Sunday, November 18, 2012

The Seven Skills of Screenwriting (and Almost Every Other Kind of Writing)

Hi gang, thanks so much for all the advice I got in the reader survey! Now let’s start looking at some of the work I’ve done on the book. My very first weeklong was called “Beyond Good Vs. Sucky”, but this is a total re-write of that, and sets up this week’s series. (Some of which will be re-contextualization of old stuff, but everyone is allowed some re-runs during Thanksgiving week)
The biggest misconception that anyone makes about writing is the idea that writing is “a talent”, and you either have it or you don’t.  But it's more helpful to think of writing as a discipline, made up of seven separate skills.  Most people who choose to become writers are pretty sure they have a natural talent for at least one of these skills. But once they begin, they belatedly realize that they still have to learn all the other skills that they don’t know. 

This happens to everybody: we all have to learn how to write.  At first we focus on learning whichever skill we totally lack: Maybe you’re great at structure but terrible at dialogue.  Maybe you come up with exciting concepts but you have trouble attaching a meaning theme to those stories.  So you teach yourself (or get taught by someone else) the skills you lack, one by one. 

And then, once you’ve mastered all those unfamiliar skills, guess what happens?  That one skill that you had a natural talent for is now your weakest area, because you’ve been doing it instinctively, rather than intentionally. Instinct isn’t reliable, but well-learned tools are.  By the time you’re done, you jettison your “talents” altogether, and you learn every skill, even re-learning the stuff you already knew. 

For this reason, it’s way too vague to say that any given manuscript is “well written” or “poorly written”.  There’s nothing more painful for a beginning writer than to lovingly craft your first story, masterfully showing off your natural talent for dialogue, then be told “it sucks” because the person reading it thinks it’s a lousy concept.  You mutter to yourself, “That jerk didn’t even say anything about the dialogue!”

The problem is that, all too often, writers and their early readers are totally mis-communicating, because they’re each referring to a different skill when they talk about “good writing”.  In order to figure out how good or bad your work is, you have to move beyond “It’s great!” or “It sucks!”  You have to separately examine the seven skills of writing, evaluate how good you are at each one, and develop them one by one. 

I’ve found this breakdown to be very useful, both when improving my own work and when evaluating the work of others. Here are the seven separate skills:
  1. Concept
  2. Character
  3. Structure
  4. Scenework
  5. Dialogue
  6. Tone
  7. Theme
In this series, I’ll look at the misconceptions I had about each skill, and what I’ve figured out since.  But first let’s start with more misconceptions about writing in general…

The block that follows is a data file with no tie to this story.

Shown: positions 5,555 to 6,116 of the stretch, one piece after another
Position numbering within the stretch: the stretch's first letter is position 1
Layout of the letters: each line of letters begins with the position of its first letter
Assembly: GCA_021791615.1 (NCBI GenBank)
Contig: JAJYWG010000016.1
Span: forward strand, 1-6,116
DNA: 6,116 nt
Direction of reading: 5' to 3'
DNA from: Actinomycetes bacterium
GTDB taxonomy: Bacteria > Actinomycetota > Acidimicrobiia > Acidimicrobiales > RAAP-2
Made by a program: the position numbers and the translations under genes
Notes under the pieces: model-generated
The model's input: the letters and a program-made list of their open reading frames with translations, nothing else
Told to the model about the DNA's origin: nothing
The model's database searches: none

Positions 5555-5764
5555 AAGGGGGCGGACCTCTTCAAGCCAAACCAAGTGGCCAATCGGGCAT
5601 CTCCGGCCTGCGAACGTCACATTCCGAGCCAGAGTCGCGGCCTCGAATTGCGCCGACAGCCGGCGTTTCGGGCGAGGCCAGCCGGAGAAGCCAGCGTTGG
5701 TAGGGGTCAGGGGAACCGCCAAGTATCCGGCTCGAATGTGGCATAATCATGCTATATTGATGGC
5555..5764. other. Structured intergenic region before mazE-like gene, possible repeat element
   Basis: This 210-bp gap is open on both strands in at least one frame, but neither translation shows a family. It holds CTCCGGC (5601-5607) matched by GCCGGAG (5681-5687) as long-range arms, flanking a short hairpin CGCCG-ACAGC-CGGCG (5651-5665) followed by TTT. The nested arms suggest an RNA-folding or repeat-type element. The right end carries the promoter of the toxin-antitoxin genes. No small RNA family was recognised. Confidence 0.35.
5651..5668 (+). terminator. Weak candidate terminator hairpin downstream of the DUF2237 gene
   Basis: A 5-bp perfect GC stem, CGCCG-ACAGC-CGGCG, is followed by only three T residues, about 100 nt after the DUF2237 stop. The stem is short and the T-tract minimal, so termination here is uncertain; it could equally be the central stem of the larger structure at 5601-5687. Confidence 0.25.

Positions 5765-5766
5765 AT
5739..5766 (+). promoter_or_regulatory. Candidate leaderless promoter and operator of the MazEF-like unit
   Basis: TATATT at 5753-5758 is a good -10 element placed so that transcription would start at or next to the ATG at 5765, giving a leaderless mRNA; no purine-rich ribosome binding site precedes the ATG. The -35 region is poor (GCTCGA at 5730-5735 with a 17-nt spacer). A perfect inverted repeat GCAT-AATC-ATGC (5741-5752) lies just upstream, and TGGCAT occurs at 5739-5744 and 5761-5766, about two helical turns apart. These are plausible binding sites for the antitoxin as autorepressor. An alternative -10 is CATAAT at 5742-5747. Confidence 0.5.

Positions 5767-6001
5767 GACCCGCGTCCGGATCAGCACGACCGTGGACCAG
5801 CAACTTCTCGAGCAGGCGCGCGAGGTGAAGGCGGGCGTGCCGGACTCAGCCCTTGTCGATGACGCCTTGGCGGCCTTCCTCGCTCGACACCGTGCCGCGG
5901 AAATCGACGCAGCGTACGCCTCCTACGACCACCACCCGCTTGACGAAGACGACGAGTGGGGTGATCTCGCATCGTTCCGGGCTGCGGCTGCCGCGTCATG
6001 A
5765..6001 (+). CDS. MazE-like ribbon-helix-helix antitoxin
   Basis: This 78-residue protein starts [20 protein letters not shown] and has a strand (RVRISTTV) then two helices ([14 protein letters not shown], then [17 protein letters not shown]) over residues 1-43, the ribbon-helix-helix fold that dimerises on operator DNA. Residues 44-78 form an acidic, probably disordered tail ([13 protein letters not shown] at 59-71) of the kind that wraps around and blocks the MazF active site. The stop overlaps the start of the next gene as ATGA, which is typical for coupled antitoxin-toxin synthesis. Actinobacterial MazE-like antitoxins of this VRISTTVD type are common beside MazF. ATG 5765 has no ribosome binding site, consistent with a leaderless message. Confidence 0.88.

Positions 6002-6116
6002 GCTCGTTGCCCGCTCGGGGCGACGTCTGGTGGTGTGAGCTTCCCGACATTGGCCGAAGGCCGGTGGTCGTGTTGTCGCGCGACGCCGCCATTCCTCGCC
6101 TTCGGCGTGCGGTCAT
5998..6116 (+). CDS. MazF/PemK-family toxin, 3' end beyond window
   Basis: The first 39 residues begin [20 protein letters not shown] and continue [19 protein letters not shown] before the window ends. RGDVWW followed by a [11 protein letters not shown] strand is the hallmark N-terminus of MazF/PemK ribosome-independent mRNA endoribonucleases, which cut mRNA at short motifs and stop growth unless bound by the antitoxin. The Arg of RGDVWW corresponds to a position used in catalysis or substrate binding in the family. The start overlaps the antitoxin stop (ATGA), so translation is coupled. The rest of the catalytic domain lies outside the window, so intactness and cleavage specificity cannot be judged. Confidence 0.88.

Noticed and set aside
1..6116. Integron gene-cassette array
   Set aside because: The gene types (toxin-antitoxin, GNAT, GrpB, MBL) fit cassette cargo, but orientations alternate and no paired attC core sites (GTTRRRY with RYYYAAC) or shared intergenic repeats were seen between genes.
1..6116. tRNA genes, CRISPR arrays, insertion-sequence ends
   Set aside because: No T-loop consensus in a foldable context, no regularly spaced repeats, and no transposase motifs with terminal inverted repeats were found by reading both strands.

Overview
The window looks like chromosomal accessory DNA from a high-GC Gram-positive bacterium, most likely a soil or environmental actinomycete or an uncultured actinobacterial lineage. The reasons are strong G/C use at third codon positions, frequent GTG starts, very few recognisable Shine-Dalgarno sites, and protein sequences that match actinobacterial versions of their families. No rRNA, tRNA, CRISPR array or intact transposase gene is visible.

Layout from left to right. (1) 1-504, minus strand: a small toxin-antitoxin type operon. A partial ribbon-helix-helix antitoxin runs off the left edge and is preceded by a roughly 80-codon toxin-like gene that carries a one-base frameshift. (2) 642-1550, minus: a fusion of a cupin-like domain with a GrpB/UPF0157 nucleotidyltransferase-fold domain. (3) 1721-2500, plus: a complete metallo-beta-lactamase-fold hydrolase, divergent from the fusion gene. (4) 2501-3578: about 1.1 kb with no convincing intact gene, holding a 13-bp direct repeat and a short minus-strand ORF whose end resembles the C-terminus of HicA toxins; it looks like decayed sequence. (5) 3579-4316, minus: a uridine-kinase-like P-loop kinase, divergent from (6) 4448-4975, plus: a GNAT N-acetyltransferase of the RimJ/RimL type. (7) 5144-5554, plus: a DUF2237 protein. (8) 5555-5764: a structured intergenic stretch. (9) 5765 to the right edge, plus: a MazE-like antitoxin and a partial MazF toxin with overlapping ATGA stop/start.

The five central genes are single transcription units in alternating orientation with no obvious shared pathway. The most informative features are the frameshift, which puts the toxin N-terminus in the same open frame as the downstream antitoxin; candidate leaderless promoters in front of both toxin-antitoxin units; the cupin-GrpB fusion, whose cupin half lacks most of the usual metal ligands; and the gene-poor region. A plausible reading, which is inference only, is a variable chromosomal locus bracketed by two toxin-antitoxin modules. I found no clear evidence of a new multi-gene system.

j.s. said...

Looking forward to this reimagined series, though I'm fond of the original moniker BEYOND GOOD & SUCKY.

A few questions I'll have going forward:

Does Tone include considerations of style and genre too in addition to the distance of the writer from the story and any degree of serious or silly attitude s/he takes toward the whole?

You haven't written that much about Theme. I feel like you've been more comfortable discussing theme in terms of controlling metaphors or competing overarching ideas of a good vs. good or a bad vs. bad. I'd like to recommend Brian McDonald's book INVISIBLE INK which remains the single best thing I've yet read on theme. It's a quick read, available in paperback and also free on-line at this web address:

Matt Bird said...

Dialogue, Tone and Theme are the three that have not yet gotten their own series...

Tone is going to get its own series next. I've been putting it off for exactly the reason you state: do I use the term "tone" narrowly to refer to things like light/dark/satirical/pulpy/etc., or broadly, to also refer to genre, style, foreshadowing, etc. And if I intend to include all these things (and I do), then what do I call things like light/dark. I can't call them BOTH tone.

Believe it or not, this has been giving me migraines for about two months. I now think I'm going to use the term tone broadly, so that means I have to refer to qualities such as light/dark/satirical/pulpy/etc. as "feeling", though that still feels wrong to me, and "tone" sounds more correct there, too.

Oh the suffering I endure in order to bring you this blog!

I would argue that Theme has actually been touched on a lot in the Rules (good vs. good, etc.) but the corresponding "Losing my Religion" piece should make it clear whether or not there's enough left for a whole series.

Beth said...

I don't think tone is the same as genre. Like with mysteries - there's cozy mysteries and noir mysteries, and the difference lies in the tone, right? Or with fantasies, there's epic High-Fantasy, and there's light paranoramal romance. Maybe tone's more like the combined power of setting and mood?

Can't wait to read your post on it, because i could use some clarity, too!